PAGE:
and artifacts on private property. This is not illegal as long the person has permission from the landowner to do so, but it does destroy the archaeological record in that particular area to remove evidence from a site. Once an artifact is removed, its context is destroyed. Projectile points themselves are of no value to archaeologists. The value is in its context, what artifacts are associated with it, and what can be gained from taking soil samples and other information where it was found. Had someone dug up the Perd point we had found, we would not have been able to definitively date that site. We did run across a man who admitted that he looted archaeologial sites. He said that he digs holes, sometimes up to 15 feet deep, in order to collect artifacts and sell them. This is the most destructive kind of artifact hunting. He has probably destroyed and pawned off a good number of excellent sites in the area. The main problem is that looters do not record any useful information, they simply steal the remains from a site for profit or personal collection. It is difficult not to lecture people who do this. This one
The point we found was broken, but enough remained to be diagnostic. Here is what it would have looked like.
particular individual even took a pick axe out of his truck when he stopped to visit with us and proceeded to tell us how we should be digging! It was quite funny. Archaeologists never grab a tool and flail away at the ground, most digging is calculated and controlled. On Monday, we returned to the site to find that someone had left fresh tire marks and had removed our tarps. We have a strong suspicion we know who it was. Thankfully he did not use his pick axe.
In any case, the conversations with locals always seemed to follow the same pattern. So much so, that it began to be quite humorous.
Visitor: Whatcha diggin for?
Archaeologist: We are doing some soil testing for TXDot (careful not to say the word 'archaeology' in order to return to digging).
Visitor: Are you archaeologists?
Visitor: Whatcha find so far?
Archaeologist: Nothing interesting yet (note: we will always say this, no matter what we are finding. Simply because if we had been finding anything interesting we don't want people to return to loot the site at night or on the weekends).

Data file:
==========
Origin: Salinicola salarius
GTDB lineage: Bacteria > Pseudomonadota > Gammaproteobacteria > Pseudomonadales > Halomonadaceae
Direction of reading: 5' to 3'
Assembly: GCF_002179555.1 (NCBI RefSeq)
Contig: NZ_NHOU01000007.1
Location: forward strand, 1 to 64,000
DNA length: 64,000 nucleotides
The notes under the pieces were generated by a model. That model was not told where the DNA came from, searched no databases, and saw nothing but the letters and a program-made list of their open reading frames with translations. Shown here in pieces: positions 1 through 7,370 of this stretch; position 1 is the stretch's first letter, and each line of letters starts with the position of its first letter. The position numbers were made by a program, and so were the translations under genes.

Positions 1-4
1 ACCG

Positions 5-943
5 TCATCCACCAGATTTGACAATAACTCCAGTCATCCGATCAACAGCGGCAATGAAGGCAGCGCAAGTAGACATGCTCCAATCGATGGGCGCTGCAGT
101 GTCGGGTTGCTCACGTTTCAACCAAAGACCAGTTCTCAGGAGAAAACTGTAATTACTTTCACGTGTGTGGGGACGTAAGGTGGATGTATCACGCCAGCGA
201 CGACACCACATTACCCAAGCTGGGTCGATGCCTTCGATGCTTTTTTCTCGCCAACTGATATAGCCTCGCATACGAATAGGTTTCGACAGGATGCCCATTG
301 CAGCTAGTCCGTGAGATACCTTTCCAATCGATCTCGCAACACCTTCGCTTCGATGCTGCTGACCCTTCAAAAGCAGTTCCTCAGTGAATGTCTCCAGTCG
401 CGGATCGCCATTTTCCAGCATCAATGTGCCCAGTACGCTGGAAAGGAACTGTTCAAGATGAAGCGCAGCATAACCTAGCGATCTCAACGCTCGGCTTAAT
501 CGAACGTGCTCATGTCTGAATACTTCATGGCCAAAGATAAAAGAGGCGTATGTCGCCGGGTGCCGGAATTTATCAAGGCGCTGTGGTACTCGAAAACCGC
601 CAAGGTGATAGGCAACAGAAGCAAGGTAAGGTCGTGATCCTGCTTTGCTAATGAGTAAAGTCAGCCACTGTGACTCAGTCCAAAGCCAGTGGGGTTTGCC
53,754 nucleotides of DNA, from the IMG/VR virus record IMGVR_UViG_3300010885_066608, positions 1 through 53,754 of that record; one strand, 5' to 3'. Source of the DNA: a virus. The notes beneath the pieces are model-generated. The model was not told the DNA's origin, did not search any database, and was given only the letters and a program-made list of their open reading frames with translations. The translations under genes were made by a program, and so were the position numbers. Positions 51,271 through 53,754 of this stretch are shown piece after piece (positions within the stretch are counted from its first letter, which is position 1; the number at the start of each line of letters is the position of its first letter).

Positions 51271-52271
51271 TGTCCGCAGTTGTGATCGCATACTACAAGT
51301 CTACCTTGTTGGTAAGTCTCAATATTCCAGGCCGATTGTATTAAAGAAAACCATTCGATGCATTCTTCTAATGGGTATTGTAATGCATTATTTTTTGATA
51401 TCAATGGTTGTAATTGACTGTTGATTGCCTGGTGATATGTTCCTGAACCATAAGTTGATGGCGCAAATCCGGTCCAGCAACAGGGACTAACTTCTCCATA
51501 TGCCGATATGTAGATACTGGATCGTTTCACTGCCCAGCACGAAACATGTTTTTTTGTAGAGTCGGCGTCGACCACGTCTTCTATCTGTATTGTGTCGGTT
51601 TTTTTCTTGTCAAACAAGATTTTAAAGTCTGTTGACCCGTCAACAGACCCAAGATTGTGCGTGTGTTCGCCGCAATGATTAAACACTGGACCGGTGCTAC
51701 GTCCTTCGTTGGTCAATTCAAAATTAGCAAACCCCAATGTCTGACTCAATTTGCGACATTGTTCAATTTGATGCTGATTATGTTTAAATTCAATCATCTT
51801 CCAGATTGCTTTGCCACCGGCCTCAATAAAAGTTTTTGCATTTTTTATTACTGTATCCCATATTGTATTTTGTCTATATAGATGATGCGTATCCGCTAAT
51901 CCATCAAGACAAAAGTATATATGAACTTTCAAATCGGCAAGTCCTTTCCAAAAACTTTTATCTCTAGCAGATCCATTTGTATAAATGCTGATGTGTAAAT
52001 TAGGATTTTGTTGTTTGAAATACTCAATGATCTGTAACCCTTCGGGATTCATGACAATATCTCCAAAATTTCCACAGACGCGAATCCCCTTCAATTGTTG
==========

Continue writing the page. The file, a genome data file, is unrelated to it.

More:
Visitor: Well you are digging in the wrong place, all the good stuff is (insert adjacent field or alternate area here).
Archaeologist: We know, but that is out of our testing area.
Every single conversation. Really! A summer of digging...
I've been doing field tech work for CRM firms for a few months now, and so far I really do enjoy the work. No matter what is going on, I always feel that a bad day of CRM is better than the best days at the bank, my former profession. Not that banking was that bad, but I really love doing archaeology, working outside, meeting all different kinds of people, and the travel. Most of the archaeologists and fellow shovelbums I meet are very laid back and friendly, although you do run across the occassional archaeologist who just need to get over themselves. But that is true in any industry. Overall, CRM had a huge learning curve for me because I did not get the chance to volunteer while I was in school since I was working full time. I did not have as much field experience as other graduates who had that opportunity, and that would be my advice to budding archaeologists. Do everything you can to volunteer on archaeological sites. Keep in contact with your professors for field work and lab opportunities. Get as familiar as you can with the local archaeological record. And plan to go to field school every summer. Field schools can be quite expensive, but organizations such as the SAA have scholarships available to help with the cost. It is not as important where your field experience is located while you are getting your Bachelor's, what matters is learning field method. This will help you immensely whether you go straight into CRM or into grad school after you graduate.